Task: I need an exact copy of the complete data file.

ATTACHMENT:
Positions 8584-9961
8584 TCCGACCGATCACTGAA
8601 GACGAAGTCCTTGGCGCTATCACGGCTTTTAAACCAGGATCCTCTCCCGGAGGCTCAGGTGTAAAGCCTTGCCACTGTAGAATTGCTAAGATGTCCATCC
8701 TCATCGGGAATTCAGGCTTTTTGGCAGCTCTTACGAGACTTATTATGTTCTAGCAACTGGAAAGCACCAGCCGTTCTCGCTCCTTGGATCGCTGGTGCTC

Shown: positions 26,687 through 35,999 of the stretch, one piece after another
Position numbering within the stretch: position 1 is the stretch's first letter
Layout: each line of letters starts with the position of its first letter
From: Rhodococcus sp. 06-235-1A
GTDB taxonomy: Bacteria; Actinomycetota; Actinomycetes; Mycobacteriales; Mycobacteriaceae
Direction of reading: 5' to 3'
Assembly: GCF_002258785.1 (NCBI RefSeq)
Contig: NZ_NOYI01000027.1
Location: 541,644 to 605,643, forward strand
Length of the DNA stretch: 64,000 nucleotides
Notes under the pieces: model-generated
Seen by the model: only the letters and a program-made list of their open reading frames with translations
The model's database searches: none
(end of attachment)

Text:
Positions 8584-9961
8584 TCCGACCGATCACTGAA
8601 GACGAAGTCCTTGGCGCTATCACGGCTTTTAAACCAGGATCCTCTCCCGGAGGCTCAGGTGTAAAGCCTTGCCACTGTAGAATTGCTAAGATGTCCATCC
8701 TCATCGGGAATTCAGGCTTTTTGGCAGCTCTTACGAGACTTATTATGTTCTAGCAACTGGAAAGCACCAGCCGTTCTCGCTCCTTGGATCGCTGGTGCTC

Shown: positions 26,687 through 35,999 of the stretch, one piece after another
Position numbering within the stretch: position 1 is the stretch's first letter
Layout: each line of letters starts with the position of its first letter
From: Rhodococcus sp. 06-235-1A
GTDB taxonomy: Bacteria; Actinomycetota; Actinomycetes; Mycobacteriales; Mycobacteriaceae
Direction of reading: 5' to 3'
Assembly: GCF_002258785.1 (NCBI RefSeq)
Contig: NZ_NOYI01000027.1
Location: 541,644 to 605,643, forward strand
Length of the DNA stretch: 64,000 nucleotides
Notes under the pieces: model-generated
Seen by the model: only the letters and a program-made list of their open reading frames with translations
The model's database searches: none